In this edition of Fraud Files we focus on the flood that devastated downtown Ellicott City, Maryland. The sudden rainfall and flooding killed two people and destroyed or damaged at least 25 buildings. The 6 inches of rain between 7 p.m. and 9 p.m. was the equivalent of a month of normal rainfall.
One of the main services NICB provides is assisting law enforcement as they investigate insurance fraud and vehicle theft. In this episode of Fraud Files we focus on on a motorcycle that had been reported stolen with one that was being offered for sale on Craigslist.
In this edition of Fraud Files we take a look at how one Houston resident allegedly tried to flood a vehicle to collect on the insurance money. Police in Houston say that the owner of a 2014 Hyundai Santa Fe deliberately tried to get rid of the SUV during the April flooding in the area.
He allegedly put a piece of concrete on the gas pedal and tied the steering wheel using the driver’s side seat belt, then he drove it into the rising flood waters. NICB assisted in the investigation.
In this edition of Fraud Files we take a look at the recovery of a 2016 Chevrolet Corvette and a 2015 Ford F-150 with a total value of $96,000.
A Michigan man was arrested and charged with allegedly using false identification to purchase the vehicles from dealerships and financing them using stolen identities. Recovered at the scene were a 2016 Chevrolet Corvette with a value of over $63,000 as well as a 2015 Ford F-150 with a value of over $33,000. Both vehicles had theft claims on them.
The subject was arrested and charged in a nine count felony complaint and was also charged as a habitual offender. The National Insurance Crime Bureau assisted in the investigation.
Seven people have been arrested after an investigation into the alleged theft of several pieces equipment and authorities say that more arrests are possible. Authorities recovered nine skid-steer loaders, two backhoes, a mini excavator, multiple all terrain vehicles, a compact tractor with implements, a large construction excavator and multiple trailers.
The stolen items were brought to Shelby County from Hancock, Hendricks, Hamilton, Marion, Johnson, Monroe and Rush counties from 2008 to 2015 according to authorities.
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Houston police have arrested four people accused of a long-running scam that cheated motorists whose cars were towed under the Safe Clear program out of exorbitant tow lot storage fees and vehicle repair charges.
According to police, USA Auto Collision tricked motorists into signing documents – sometimes at the tow scene – authorizing its body shop to perform repairs, and then billed insurance companies for overpriced and sometimes unnecessary work.
A Detroit man is accused of stealing a pickup truck and trying to sell it on Craigslist.
Aaron Lockridge allegedly stole and tried to sell a 2002 Ford F-350 on Craigslist. Lockridge unknowingly sold the pickup to undercover detectives who had been tracking the stolen vehicle after a tip from the original owner.
The original owner contacted the Macomb Auto Theft Squad after he saw the truck listed for sale on Craigslist. Teaming with the Wayne County Auto Theft Team, undercover detectives posed as buyers and made a deal with the seller to buy the pickup for $8,000.
At an arranged meeting, Lockridge arrived in the stolen truck and was arrested. The seized F350 was re-tagged with a vehicle identification number belonging to a 2001 Ford F150 pickup.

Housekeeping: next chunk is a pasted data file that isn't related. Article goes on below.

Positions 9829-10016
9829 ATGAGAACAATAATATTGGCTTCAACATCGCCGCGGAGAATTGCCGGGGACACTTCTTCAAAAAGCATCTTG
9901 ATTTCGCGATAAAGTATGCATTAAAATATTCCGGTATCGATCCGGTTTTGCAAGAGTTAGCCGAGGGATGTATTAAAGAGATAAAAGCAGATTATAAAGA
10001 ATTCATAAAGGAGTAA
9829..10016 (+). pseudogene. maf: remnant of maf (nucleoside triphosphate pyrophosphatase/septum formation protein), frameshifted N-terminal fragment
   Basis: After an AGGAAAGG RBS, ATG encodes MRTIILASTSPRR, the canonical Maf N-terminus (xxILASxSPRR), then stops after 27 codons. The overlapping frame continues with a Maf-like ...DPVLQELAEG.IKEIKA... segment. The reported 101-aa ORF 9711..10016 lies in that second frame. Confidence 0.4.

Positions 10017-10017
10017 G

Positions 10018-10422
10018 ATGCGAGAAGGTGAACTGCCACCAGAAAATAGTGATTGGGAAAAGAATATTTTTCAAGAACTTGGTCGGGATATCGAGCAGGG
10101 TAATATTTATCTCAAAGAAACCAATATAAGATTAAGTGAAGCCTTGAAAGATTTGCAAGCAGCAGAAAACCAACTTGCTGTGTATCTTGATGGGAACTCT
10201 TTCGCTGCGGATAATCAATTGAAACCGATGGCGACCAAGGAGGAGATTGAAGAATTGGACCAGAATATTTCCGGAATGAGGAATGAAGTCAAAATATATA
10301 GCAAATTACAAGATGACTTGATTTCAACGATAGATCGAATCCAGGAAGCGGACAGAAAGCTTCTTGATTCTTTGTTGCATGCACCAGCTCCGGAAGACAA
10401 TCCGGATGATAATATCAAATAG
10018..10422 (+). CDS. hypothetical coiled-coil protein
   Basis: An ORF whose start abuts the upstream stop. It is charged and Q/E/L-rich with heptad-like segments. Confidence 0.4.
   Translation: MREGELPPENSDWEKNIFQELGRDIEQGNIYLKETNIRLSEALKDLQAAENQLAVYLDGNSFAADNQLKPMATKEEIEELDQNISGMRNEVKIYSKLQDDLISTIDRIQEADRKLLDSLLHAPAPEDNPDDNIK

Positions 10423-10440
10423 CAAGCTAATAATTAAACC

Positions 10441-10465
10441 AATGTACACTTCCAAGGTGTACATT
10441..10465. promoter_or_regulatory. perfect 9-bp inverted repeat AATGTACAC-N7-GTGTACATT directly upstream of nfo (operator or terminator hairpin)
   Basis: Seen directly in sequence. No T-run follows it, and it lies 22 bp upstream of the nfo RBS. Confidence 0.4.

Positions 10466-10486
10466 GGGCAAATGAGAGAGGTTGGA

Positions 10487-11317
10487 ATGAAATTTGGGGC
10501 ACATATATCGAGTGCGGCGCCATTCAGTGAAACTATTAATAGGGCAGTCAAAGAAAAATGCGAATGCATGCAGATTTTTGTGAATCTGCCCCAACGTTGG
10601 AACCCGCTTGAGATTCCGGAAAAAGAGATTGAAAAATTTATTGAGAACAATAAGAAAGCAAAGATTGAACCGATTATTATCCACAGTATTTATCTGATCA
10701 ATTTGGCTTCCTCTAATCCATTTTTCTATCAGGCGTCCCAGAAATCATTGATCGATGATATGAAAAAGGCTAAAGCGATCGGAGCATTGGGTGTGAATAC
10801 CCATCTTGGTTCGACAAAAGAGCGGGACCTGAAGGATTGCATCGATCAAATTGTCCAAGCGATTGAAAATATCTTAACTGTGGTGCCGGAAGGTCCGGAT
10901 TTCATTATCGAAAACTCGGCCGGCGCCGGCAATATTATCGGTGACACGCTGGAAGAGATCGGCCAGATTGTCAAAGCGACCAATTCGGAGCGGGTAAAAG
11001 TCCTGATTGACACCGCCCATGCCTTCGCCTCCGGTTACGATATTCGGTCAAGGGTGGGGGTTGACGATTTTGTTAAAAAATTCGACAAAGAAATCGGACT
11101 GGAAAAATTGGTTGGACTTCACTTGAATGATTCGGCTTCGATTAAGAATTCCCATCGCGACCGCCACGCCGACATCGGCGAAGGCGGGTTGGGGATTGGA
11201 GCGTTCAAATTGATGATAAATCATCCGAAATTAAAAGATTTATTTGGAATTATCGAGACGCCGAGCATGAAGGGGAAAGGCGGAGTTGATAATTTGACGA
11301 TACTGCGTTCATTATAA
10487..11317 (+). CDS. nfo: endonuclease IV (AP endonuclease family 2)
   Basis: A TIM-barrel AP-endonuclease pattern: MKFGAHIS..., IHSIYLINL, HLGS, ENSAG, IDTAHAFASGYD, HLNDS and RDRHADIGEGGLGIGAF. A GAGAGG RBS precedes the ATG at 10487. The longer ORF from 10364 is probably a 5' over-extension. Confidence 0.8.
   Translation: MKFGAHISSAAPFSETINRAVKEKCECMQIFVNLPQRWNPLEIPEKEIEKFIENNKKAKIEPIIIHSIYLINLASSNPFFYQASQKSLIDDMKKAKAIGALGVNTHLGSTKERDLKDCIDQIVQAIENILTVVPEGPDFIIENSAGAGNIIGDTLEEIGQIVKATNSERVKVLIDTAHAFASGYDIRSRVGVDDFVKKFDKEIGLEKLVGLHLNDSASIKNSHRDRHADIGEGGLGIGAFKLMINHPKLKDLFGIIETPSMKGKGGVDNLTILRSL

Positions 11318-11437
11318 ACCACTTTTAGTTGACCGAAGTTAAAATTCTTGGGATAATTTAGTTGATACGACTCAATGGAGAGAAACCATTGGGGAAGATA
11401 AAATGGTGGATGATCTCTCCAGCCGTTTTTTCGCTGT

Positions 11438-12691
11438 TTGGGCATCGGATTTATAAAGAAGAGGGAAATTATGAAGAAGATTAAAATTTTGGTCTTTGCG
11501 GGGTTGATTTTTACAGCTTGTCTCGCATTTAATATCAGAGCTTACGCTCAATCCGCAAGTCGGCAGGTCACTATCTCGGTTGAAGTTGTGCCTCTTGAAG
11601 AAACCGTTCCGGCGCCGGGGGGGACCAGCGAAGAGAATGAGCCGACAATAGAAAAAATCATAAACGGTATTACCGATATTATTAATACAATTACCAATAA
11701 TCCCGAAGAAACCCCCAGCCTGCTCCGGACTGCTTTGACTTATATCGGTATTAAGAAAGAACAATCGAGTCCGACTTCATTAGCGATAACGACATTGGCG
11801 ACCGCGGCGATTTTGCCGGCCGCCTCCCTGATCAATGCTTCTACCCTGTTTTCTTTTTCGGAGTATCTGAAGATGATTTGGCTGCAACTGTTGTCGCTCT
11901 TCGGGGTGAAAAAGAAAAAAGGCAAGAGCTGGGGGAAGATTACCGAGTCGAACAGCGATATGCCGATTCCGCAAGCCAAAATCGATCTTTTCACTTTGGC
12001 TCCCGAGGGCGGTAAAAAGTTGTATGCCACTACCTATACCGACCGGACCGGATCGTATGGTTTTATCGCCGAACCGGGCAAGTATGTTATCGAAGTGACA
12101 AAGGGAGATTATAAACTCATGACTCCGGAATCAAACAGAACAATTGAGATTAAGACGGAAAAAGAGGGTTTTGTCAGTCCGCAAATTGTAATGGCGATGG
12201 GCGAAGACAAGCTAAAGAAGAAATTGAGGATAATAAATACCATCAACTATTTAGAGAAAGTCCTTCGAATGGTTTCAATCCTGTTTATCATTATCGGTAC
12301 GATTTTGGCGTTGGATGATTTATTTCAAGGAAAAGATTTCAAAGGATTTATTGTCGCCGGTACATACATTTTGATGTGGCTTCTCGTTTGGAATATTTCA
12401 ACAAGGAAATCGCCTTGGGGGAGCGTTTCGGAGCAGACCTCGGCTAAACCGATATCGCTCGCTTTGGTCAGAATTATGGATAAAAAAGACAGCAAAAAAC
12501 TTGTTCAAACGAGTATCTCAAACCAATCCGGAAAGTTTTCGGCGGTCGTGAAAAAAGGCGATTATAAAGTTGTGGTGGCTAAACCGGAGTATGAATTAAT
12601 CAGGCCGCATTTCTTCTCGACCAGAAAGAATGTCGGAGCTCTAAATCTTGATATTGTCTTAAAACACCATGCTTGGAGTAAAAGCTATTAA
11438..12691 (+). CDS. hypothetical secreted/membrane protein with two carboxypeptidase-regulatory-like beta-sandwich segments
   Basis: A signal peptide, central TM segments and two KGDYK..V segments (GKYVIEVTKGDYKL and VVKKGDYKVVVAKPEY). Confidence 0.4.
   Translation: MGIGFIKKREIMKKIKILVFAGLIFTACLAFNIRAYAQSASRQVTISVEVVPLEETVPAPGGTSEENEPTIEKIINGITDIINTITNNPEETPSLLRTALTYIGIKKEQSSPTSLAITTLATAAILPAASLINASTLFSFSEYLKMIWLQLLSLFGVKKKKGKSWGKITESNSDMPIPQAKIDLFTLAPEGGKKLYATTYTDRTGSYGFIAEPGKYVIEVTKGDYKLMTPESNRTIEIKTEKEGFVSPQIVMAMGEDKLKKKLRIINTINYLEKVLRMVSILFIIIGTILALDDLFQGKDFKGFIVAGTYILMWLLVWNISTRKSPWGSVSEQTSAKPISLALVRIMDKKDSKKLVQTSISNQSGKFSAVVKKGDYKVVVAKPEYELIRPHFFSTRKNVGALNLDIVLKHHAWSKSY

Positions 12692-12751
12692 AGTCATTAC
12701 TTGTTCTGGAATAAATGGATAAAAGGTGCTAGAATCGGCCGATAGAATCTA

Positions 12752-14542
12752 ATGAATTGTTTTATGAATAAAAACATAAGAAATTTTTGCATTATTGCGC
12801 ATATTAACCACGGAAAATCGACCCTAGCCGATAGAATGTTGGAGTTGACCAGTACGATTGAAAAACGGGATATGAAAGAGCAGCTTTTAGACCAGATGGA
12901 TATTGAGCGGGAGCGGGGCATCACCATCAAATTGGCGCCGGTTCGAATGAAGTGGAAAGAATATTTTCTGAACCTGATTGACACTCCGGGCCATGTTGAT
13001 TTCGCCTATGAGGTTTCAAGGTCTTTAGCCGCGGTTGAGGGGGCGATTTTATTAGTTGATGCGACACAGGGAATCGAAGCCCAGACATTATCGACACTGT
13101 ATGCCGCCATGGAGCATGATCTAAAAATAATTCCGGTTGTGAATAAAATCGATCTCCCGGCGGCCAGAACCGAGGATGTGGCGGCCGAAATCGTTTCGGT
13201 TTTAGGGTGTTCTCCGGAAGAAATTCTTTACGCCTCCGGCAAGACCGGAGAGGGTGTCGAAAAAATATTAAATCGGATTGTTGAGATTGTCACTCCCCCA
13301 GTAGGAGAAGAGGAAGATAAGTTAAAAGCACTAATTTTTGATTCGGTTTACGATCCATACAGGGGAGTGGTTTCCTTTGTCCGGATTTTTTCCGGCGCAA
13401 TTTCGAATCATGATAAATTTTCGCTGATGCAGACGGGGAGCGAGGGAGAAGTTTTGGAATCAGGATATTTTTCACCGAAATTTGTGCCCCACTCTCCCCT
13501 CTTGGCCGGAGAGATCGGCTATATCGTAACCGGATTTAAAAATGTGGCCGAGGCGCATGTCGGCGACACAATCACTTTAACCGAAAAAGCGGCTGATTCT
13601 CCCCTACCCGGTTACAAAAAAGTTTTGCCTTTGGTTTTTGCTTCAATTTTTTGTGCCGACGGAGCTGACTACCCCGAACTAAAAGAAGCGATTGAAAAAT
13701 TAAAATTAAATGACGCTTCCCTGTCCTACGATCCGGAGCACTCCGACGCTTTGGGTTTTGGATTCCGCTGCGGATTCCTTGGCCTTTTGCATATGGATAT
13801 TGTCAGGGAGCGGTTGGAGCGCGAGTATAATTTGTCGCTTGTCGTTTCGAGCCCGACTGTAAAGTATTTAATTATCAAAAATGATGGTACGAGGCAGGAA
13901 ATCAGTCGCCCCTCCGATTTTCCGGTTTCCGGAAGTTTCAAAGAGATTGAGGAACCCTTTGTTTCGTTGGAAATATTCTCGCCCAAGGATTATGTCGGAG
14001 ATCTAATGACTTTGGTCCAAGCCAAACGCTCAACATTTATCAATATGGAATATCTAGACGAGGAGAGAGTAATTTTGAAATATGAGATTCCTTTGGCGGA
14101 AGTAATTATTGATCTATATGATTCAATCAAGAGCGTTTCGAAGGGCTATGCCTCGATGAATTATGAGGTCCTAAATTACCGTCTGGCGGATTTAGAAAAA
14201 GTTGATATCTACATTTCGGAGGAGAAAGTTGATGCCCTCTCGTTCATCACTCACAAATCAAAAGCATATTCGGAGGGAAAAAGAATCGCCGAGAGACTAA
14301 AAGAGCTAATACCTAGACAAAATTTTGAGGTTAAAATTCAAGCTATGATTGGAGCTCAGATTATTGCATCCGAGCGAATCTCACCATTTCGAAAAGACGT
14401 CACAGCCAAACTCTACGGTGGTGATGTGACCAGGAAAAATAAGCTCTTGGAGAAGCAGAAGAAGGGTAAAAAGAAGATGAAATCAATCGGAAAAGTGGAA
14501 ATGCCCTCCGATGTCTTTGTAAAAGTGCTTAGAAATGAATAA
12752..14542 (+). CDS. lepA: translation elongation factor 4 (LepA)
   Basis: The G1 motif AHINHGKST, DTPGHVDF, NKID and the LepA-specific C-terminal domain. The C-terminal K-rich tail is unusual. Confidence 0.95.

Detectives searched the suspect’s home in Detroit where they recovered two stolen motorcycles and a stolen Chevrolet Trailblazer from a garage. The Trailblazer belonging to an active Marine who was away on duty.
In this edition of Fraud Files we take a look at two schemes that occurred in New Jersey. One involving a financial scheme with auto loans and the other regarding medical fraud with a dishonest doctor.
The first part of the video describes how an owner of a used car dealership, along with three employees and a bookkeeper, were charged with conspiracy, money laundering, and other offenses in connection with bank financing scam that allegedly netted $1.4 million in fraudulent loans for luxury cars.
In the second half of the report, we tell the story of a family physician in New Jersey who was sentenced to 37 months in prison for defrauding Medicare, Medicaid and private insurance companies out $280,000.
Last March we reported on thieves who are using high-tech electronic devices. These devices would be used to break through the keyless-entry systems that lock up modern cars.
These “mystery devices” can allegedly read the frequencies emitted from key remotes when clicked, but a thief would need to be standing very close by in order to pull that off. How these devices actually work is still a matter of debate, but the National Insurance Crime Bureau believes there’s no evidence they can start a car.
In this edition of Fraud Files we focus on the mystery device trend and a new one that have become very popular the past year.
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In this special edition of Fraud Files we warn residents of potential scams after the east coast blizzard that hit last weekend.
One such scheme is to pocket the payment and never show up for the job, or never complete a job that was started. Another scheme is to use inferior materials and perform shoddy work not up to code in order to pocket more profit.
Almost all of these scams begin with an unsolicited visit from a contractor. That is why we say, “If you didn’t request it, reject it.” If you have damage from a storm, contact your insurance company first. Your insurance company will honor its policy and will cover you for losses so there is no need to speak with a contractor who solicits your repair work—especially when you did not request it.